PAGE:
Entry #3: “Diary of a Wimpy Kid.”
It actually looks pretty good. Yes, it’s a kids’ movie. Well, I have kids – and they love the books this film is adapted from, AND it looks like the movie version is funny and insightful. Middle school and/or junior high sucked for everyone, so I’m guessing the laughs will be strong. Compared to the competition, this looks like the only mainstream movie offering that doesn’t talk down to its audience.
This is where you are going to get the biggest bang for your buck, and the widest spread of real choices.
Boulder venues are mostly quiet in the upcoming week, due to spring break (see "Special Events," below). At Denver’s Esquire Theater, we have Don Argott’s “The Art of the Steal.”
The documentary is obviously partisan, but it has its point. The Barnes Foundation is one of the most extraordinary collections of art in history. It deserves to be seen. Should the wishes of the dead be trampled? What’s the statute of limitations on a vision?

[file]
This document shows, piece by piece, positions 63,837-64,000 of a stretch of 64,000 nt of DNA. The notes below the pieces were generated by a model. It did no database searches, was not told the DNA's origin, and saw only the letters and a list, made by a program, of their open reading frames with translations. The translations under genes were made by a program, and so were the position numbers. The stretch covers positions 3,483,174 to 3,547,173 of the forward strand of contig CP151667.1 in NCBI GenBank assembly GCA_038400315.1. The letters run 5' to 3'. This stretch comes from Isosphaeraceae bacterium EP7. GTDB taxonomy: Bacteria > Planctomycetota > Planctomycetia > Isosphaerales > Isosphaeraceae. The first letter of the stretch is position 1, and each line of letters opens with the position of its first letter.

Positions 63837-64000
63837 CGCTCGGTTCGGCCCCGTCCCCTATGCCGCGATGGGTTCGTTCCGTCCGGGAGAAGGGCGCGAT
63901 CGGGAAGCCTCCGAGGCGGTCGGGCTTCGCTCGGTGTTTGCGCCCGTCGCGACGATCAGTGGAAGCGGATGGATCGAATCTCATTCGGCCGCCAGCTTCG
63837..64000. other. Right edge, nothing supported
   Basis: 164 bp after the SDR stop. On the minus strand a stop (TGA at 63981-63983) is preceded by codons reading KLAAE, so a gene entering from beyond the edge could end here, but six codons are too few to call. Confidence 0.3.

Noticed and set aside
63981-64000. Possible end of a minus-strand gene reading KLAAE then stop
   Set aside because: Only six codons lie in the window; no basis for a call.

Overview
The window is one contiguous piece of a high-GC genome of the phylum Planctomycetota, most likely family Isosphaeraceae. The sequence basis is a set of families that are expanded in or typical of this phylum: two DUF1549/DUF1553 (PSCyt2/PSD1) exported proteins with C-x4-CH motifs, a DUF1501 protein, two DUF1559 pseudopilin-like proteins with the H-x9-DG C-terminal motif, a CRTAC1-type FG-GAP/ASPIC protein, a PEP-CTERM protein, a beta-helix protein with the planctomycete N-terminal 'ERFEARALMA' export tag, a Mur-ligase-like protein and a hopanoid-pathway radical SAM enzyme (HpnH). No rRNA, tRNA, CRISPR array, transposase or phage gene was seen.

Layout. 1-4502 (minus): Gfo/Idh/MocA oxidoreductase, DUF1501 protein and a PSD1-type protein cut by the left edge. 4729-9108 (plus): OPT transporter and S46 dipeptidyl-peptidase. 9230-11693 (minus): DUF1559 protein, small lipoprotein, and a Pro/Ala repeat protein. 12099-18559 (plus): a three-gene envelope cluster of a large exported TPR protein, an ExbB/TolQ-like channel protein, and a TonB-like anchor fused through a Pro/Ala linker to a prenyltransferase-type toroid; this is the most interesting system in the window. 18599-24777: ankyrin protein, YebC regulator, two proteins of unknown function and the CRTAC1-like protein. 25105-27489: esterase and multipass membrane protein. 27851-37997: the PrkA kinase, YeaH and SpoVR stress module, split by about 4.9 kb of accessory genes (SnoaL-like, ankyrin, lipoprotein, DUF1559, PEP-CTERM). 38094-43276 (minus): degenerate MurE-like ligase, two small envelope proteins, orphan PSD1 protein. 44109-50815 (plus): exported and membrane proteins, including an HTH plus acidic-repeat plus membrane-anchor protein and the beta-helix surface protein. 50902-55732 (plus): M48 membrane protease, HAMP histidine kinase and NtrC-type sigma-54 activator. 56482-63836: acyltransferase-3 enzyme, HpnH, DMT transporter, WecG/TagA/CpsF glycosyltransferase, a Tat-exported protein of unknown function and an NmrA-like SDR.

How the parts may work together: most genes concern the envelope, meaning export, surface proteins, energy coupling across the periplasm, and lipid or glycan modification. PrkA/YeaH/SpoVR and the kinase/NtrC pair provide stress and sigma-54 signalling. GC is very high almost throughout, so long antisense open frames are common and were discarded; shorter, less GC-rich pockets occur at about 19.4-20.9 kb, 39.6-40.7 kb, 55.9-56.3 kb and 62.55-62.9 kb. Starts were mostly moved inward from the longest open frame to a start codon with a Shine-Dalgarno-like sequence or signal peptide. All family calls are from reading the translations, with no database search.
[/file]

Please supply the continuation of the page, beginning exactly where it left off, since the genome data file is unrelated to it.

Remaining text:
The killer-diller in the bunch should be “Un Prophete (A Prophet),” Jacques Audiard’s saga of prison life. It’s long, it’s violent, it looks engrossing.
Tahar Rahim and Niels Arestrup looks like a pair of powerful performers. When the French get cinema right, it’s the best (and when they don’t . . . see “La Belle Personne,” below.)
“A Prophet” is at the Chez Artiste, as is “Neil Young Trunk Show,” a music documentary directed by Jonathan Demme.